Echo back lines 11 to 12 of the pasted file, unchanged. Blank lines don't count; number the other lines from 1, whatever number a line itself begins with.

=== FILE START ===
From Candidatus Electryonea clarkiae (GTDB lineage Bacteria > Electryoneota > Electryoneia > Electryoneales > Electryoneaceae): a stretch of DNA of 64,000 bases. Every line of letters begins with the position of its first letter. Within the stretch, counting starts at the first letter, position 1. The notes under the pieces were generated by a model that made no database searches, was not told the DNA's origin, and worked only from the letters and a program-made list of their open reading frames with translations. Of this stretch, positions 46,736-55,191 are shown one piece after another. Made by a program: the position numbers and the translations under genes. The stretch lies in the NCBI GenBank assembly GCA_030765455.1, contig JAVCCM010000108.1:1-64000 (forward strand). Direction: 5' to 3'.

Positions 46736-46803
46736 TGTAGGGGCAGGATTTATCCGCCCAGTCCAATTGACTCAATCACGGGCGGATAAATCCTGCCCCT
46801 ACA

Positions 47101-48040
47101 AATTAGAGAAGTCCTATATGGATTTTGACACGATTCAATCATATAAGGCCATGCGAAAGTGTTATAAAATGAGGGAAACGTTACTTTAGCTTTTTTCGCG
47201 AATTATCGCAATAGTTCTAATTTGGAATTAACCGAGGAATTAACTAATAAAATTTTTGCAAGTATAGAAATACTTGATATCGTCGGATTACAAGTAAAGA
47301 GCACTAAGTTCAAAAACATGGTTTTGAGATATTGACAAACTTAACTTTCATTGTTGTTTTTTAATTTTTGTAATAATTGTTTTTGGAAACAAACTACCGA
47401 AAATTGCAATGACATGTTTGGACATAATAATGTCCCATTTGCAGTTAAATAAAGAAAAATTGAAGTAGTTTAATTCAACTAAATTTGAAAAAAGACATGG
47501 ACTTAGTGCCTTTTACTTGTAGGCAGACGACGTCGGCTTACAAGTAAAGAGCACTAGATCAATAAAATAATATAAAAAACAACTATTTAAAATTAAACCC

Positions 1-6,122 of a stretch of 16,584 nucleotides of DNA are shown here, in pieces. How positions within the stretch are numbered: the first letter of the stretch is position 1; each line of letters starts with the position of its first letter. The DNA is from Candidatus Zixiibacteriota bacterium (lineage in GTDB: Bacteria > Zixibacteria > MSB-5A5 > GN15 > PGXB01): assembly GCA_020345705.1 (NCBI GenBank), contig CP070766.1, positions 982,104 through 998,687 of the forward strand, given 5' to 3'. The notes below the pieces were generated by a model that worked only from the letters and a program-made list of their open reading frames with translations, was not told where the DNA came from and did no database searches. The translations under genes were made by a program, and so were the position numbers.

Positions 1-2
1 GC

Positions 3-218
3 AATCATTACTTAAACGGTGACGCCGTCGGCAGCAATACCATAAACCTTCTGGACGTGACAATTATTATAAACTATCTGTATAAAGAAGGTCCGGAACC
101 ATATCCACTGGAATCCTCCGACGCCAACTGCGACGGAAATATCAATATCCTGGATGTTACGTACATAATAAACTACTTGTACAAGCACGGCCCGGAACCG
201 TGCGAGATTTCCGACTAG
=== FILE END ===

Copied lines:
Positions 1-6,122 of a stretch of 16,584 nucleotides of DNA are shown here, in pieces. How positions within the stretch are numbered: the first letter of the stretch is position 1; each line of letters starts with the position of its first letter. The DNA is from Candidatus Zixiibacteriota bacterium (lineage in GTDB: Bacteria > Zixibacteria > MSB-5A5 > GN15 > PGXB01): assembly GCA_020345705.1 (NCBI GenBank), contig CP070766.1, positions 982,104 through 998,687 of the forward strand, given 5' to 3'. The notes below the pieces were generated by a model that worked only from the letters and a program-made list of their open reading frames with translations, was not told where the DNA came from and did no database searches. The translations under genes were made by a program, and so were the position numbers.

Positions 1-2